The Perfect Enemy | FDA panel recommends Moderna COVID vaccine as second option for kids 6 and older
July 5, 2022

FDA panel recommends Moderna COVID vaccine as second option for kids 6 and older

FDA panel recommends Moderna COVID vaccine as second option for kids 6 and older  USA TODAYView Full Coverage on Google News

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Parents could soon have two vaccines to choose from when vaccinating their children against COVID-19.

After hearing hours of testimony Tuesday, a federal advisory panel voted unanimously to recommend Moderna’s vaccine be made available to children 6 and up. So far, only Pfizer-BioNTech’s vaccine has been allowed for children.

Assuming the Food and Drug Administration commissioner signs off on the panel’s recommendation, as expected, the Centers for Disease Control and Prevention will review Moderna’s vaccine data later this week and the shots could become available as soon as next week.

Children are not required to be vaccinated against COVID-19 to attend public school.

The Moderna vaccine will be delivered in two shots, eight weeks apart, at the same dose as adults for adolescents and at a half-dose for children ages 6 to 11. Both the company and the FDA assume a third booster dose will be encouraged later, as it is with the Pfizer-BioNTech vaccine.

On Wednesday, the same FDA advisory committee will discuss COVID-19 vaccines from both companies for younger children, who have not yet had access to shots.

Although the risk for serious infection and death from COVID-19 declines with age, children and adolescents have become sick during the pandemic, with more than 800 deaths among children attributed to the virus, according to FDA data.

About 70% of American children have been infected with COVID-19 since the start of the pandemic, according to evidence from blood drawn during routine medical care.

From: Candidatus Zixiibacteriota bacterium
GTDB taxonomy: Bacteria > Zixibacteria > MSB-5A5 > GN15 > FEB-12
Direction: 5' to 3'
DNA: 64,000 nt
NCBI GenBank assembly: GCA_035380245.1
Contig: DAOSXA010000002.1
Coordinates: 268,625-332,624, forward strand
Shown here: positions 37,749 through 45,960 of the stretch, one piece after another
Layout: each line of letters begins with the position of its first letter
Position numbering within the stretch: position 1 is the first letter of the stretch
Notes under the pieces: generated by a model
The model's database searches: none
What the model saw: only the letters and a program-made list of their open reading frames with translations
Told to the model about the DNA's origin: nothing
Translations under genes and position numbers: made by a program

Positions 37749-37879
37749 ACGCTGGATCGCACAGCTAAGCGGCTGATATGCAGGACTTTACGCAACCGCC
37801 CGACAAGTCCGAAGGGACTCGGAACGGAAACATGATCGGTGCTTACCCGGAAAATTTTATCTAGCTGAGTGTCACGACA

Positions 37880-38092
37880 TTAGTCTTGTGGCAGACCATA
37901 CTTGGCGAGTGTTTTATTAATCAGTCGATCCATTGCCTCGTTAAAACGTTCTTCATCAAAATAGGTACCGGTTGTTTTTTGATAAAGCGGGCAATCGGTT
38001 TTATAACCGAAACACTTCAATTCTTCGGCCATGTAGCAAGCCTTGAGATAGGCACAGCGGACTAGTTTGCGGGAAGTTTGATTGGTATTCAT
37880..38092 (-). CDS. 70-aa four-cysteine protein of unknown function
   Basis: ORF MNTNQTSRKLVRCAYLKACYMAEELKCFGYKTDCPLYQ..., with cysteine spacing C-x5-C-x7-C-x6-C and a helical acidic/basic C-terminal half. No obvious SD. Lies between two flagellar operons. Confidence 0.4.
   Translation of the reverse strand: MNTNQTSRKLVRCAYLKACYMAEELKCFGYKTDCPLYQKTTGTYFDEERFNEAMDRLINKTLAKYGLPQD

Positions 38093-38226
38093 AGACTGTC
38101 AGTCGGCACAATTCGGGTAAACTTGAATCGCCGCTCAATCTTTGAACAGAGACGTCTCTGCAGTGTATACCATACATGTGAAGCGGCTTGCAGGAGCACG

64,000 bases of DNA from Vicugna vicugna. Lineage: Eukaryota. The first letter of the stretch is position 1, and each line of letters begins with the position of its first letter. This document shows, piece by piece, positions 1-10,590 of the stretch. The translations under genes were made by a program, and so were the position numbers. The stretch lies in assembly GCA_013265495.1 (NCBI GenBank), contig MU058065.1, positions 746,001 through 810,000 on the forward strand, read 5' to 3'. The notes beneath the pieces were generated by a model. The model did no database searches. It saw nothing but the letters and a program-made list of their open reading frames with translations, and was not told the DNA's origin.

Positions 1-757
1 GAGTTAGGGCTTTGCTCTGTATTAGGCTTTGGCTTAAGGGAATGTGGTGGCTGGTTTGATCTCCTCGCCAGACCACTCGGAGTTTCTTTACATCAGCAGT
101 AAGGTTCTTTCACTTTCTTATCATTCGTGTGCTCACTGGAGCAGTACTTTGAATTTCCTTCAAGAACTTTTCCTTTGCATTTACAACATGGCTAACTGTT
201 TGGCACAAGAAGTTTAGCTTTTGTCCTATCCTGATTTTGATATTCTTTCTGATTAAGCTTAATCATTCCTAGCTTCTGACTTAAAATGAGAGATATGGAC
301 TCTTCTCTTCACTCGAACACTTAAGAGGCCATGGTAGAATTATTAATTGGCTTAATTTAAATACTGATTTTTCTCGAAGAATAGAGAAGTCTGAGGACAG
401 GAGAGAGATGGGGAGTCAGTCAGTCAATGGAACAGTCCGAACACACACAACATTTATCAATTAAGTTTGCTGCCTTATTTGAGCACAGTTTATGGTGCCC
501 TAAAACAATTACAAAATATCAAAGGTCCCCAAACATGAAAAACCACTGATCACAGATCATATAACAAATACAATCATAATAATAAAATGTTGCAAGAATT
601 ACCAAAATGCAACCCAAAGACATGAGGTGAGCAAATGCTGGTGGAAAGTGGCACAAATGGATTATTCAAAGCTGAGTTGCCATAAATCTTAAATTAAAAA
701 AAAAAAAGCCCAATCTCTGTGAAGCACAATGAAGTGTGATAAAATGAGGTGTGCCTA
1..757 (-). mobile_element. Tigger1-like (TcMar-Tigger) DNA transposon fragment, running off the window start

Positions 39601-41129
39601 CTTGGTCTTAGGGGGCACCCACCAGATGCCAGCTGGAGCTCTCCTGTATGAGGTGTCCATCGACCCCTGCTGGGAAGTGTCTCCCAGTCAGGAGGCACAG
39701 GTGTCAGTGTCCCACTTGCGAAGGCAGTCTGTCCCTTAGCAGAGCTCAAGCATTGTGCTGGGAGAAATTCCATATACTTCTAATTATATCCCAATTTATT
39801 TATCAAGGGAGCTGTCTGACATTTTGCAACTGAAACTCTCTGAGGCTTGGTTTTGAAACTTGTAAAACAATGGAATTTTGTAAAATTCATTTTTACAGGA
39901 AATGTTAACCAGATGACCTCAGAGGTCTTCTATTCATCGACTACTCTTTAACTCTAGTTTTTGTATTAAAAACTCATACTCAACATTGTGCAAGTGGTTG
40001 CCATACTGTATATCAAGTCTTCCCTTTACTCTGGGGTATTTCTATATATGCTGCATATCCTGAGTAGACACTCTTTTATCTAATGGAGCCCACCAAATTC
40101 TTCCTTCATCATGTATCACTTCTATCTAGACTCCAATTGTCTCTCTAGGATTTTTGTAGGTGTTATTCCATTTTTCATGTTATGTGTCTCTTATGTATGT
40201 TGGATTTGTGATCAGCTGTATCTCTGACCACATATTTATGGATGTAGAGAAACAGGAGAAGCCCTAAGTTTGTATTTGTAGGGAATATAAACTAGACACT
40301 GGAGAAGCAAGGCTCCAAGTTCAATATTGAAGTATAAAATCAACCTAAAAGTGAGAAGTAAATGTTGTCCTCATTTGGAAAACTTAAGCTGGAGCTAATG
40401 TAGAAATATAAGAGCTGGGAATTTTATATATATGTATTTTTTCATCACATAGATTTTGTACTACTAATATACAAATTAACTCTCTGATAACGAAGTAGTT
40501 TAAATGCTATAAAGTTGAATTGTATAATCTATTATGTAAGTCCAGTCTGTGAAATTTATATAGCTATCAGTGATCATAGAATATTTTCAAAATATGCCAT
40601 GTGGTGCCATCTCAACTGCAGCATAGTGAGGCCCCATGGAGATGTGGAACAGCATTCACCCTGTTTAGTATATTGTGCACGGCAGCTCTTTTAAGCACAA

Data shows the Pfizer-BioNTech vaccine prevented childhood hospitalizations during the omicron surge, with vaccinated teens and children less likely to be hospitalized than their unvaccinated peers.

Teens were more likely to be hospitalized with COVID-19 than younger children, and the vaccine will have a bigger effect during major outbreaks than during times when the virus is not spreading widely, data shows.  

In terms of dosage, children 6-11 would be given two 50-microgram shots of the Moderna vaccine, while older children would receive the same 100-microgram shots as adults. 

Although only two doses of the Moderna vaccine were included in Tuesday’s review, the FDA envisions a third dose will be required. Once Moderna presents more data on the safety and effectiveness of its booster vaccine, “we will move expediently toward making the booster dose available,” FDA staff member Dr. Doran Fink told the committee.

Moderna is studying a childhood booster, at half the dose of the original shot, directed specifically at the original strain of the virus that causes COVID-19 and at an omicron-specific version of the virus. The company plans to shortly launch a study of omicron-specific boosters in children under 6.

After hearing hours of testimony Tuesday, a federal advisory panel voted to recommend Moderna's vaccine be made available to children 6 and up. So far, only Pfizer-BioNTech's vaccine has been allowed for children.

Committee member Dr. Paul Offit, a vaccine expert at the Children’s Hospital of Philadelphia, said he thinks it will be essential for children to get a third vaccine dose, regardless of the manufacturer, to receive adequate protection against currently circulating variants.